Grant could help fix sewage problem
MERRIMACK – Eight of 51 septic systems at the Camp Sargent Road Cooperative Park have failed in the last six months, creating a health and safety problem for the manufactured housing park deemed one of the few sites for affordable housing in Hillsborough County.
To remedy the problem, the town will seek a $500,000 Community Development Block Grant.
The Board of Selectmen voted last week to apply for the grant, administered through the U.S. Department of Housing and Urban Development.
The total project cost is $1.1 million, which includes sewer connections, drainage improvements, paving and administration of the grants. The rest of the money will come from the cooperative, including $475,000 from a refinancing package and $125,000 in resident equity.
The only cost to the town will be $25,000 from its annual road-paving budget to repave any town roads disturbed by the construction.
That money could be recovered from the grant, town officials said.
The cooperative park has been in existence for more than 30 years. The park has 97 households and about 50 septic systems, with every two homes sharing a leach field.
Due to a lack of general maintenance and care, conditions deteriorated at the park because of the failure of many of the on-site septic systems. The situation has created a public health and safety problem, with evidence of open sewerage on various occasions.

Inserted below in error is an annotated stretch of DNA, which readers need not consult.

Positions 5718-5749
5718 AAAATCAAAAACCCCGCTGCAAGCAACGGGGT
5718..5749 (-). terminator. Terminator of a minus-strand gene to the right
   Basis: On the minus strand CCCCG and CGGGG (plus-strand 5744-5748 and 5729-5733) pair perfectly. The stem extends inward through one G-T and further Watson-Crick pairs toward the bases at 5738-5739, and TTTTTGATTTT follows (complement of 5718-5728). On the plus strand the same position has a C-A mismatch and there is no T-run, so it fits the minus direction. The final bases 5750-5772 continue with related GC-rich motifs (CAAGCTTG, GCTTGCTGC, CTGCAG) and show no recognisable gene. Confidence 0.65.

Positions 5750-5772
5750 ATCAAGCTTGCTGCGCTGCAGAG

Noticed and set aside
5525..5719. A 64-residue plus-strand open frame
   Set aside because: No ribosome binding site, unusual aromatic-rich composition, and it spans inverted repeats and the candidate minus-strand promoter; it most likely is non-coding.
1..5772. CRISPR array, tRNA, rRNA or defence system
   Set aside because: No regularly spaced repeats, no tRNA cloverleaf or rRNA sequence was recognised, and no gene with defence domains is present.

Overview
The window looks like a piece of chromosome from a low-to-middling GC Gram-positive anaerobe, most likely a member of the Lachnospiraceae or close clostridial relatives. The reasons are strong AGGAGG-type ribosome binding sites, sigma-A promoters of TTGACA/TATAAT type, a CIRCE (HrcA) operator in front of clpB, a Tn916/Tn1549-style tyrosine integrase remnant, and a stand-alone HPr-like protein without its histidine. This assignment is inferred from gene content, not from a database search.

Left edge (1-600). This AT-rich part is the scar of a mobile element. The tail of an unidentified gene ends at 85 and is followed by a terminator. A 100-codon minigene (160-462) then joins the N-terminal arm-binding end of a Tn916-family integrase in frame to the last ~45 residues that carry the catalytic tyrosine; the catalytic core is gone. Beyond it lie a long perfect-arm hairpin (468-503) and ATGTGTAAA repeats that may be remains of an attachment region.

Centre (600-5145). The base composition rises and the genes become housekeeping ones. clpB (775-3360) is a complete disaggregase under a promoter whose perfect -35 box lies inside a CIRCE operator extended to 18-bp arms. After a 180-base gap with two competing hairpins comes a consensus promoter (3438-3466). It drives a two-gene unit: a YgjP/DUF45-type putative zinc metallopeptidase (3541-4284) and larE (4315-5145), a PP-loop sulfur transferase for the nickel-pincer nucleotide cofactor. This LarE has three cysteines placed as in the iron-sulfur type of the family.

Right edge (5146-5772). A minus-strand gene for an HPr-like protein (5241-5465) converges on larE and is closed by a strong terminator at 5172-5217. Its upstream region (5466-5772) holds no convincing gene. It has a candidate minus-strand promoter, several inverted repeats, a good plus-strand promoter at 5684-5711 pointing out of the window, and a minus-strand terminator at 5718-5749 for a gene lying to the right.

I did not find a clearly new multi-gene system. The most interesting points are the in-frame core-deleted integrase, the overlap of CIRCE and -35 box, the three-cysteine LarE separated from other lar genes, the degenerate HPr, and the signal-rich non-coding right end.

When a leach field fails, sewage backs into basements or collects in pools on the ground, Gerald Coogan, a planning consultant for the project, told the selectmen at their meeting on Dec. 4.
Failing septic systems in the area date to the mid-1970s, said Selectman Norm Carr, a former health officer for the town.
Sewage “constantly backs into homes, or finds a spot where it settles in the ground,” Carr said.
The households share leach fields, so the failure of one system can impact another, Coogan said.
Officials said septic systems usually have to be pumped out every two years, but at the development many systems have to be pumped one or more times a year.
Part of the reason for seeking the federal money is that the park provides housing to low- and moderate-income families, officials said.
“Through the cooperative’s bylaws, the manufactured housing park provides an affordable housing opportunity for low-to-moderate-income persons in an area of the state that needs affordable housing,” Town Manager Dean Shankle wrote in a letter to the block grant program manager.
“This project is a unique opportunity to address the housing needs in our town and to improve a manufactured housing park with serious infrastructure problems,” Shankle wrote.